A marine robot has completed its 9,000 nautical mile journey across the Pacific from San Francisco to Australia.
The robot or Wave Glider, named "Papa Mau" after the late Micronesian navigator Pius "Mau" Piailug, was developed by ocean data service provider Liquid Robotics,.
The company said that Papa Mau navigated along a prescribed route under autonomous control collecting and transmitting unprecedented amounts of high-resolution ocean data never before available over these vast distances or timeframes.
Liquid Robotics is providing open access to this data as part of its PacX Challenge, a global competition seeking new ocean applications and research using the PacX data set.
It said Papa Mau had "weathered gale force storms, fended off sharks, spent more than 365 days at sea, skirted around the Great Barrier Reef, and finally battled and surfed the East Australian Current (EAC) to reach his final destination in Hervey Bay near Bundaberg, Queensland, Australia".
The robot travelled through and measured over 1200 miles of a chlorophyll bloom along the Equatorial Pacifi, indicating proliferation of phytoplankton fundamental to ocean life and climate regulation.
While typically monitored through satellite imagery direct validation of chlorophyll blooms at this resolution provides a groundbreaking link between scientific modelling and in-situ measurement of the Pacific Ocean.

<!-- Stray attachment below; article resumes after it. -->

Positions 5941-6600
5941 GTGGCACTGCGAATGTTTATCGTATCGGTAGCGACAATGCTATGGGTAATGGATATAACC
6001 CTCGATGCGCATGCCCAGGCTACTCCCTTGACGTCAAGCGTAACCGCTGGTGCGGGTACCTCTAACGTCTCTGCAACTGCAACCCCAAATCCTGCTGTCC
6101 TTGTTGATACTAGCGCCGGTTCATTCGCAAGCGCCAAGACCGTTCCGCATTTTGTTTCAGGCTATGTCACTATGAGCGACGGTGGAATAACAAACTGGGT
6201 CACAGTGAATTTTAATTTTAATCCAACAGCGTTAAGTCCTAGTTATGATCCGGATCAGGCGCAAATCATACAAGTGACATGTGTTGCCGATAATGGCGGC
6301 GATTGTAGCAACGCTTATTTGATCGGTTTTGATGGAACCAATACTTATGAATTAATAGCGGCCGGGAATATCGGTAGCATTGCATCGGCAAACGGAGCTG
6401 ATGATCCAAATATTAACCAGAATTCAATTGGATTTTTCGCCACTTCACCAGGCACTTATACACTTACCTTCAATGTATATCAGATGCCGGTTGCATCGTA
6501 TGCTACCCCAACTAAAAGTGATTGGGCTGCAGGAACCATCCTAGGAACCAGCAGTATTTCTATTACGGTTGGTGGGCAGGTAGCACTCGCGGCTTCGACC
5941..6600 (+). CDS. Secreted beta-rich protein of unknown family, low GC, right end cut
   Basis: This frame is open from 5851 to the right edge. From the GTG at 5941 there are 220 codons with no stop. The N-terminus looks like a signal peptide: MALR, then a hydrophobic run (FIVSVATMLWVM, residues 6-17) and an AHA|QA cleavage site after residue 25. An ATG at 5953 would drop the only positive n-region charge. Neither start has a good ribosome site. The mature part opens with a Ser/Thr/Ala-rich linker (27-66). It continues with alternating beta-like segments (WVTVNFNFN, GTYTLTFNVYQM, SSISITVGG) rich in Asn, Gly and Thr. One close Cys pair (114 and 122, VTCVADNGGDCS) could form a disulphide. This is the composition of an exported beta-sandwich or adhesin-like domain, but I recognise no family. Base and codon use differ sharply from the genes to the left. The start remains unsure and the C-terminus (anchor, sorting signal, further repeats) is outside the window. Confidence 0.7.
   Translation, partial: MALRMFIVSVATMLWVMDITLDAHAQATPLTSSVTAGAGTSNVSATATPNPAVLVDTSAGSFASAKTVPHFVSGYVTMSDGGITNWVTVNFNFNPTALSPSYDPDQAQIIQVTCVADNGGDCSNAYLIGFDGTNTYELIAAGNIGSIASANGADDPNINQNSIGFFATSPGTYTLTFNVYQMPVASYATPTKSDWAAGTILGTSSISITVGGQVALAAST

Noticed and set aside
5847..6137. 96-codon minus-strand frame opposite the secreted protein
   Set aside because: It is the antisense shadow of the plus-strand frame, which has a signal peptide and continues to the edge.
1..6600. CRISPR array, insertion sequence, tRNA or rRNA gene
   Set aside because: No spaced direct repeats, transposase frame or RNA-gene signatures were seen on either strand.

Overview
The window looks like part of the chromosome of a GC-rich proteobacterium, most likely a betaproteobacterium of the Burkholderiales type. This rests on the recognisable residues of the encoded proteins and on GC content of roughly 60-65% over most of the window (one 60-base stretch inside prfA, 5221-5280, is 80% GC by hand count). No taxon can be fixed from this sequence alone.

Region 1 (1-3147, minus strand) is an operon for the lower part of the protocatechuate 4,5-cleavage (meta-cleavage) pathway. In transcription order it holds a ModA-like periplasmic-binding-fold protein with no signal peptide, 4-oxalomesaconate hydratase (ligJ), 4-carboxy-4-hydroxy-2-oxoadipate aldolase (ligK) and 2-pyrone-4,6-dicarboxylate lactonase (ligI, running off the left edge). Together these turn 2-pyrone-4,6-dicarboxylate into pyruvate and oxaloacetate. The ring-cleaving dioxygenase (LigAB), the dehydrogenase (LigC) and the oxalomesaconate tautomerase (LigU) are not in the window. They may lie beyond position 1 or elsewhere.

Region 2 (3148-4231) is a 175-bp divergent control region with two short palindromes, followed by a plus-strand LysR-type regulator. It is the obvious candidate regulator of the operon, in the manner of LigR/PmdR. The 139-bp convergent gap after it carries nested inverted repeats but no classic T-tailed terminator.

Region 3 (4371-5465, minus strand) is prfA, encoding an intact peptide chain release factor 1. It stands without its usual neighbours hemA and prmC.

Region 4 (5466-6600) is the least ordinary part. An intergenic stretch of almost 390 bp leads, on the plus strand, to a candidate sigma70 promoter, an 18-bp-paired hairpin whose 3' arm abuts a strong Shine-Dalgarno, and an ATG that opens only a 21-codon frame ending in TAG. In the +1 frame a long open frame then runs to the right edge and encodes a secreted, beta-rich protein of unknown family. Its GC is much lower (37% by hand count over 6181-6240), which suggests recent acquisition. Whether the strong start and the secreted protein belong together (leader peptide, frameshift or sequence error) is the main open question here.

“To say we are excited and proud of Papa Mau reaching his final destination is an understatement,” said Bill Vass, CEO of Liquid Robotics.
“We set off on the PacX journey to demonstrate that Wave Glider technology could not only survive the high seas and a journey of this length, but more importantly, collect and transmit ocean data in real-time from the most remote portions of the Pacific Ocean.
"We’ve demonstrated delivery of ocean data services through the most challenging ocean conditions. Mission accomplished.”
Closely following Papa Mau’s arrival in Australia is a second ocean robot named Benjamin.
It is expected to land in early 2013.
One of the pair heading for Japan, Fontaine Maru, is returning to Hawaii for repair and will continue its journey to Japan once complete.
Follow the robots' progress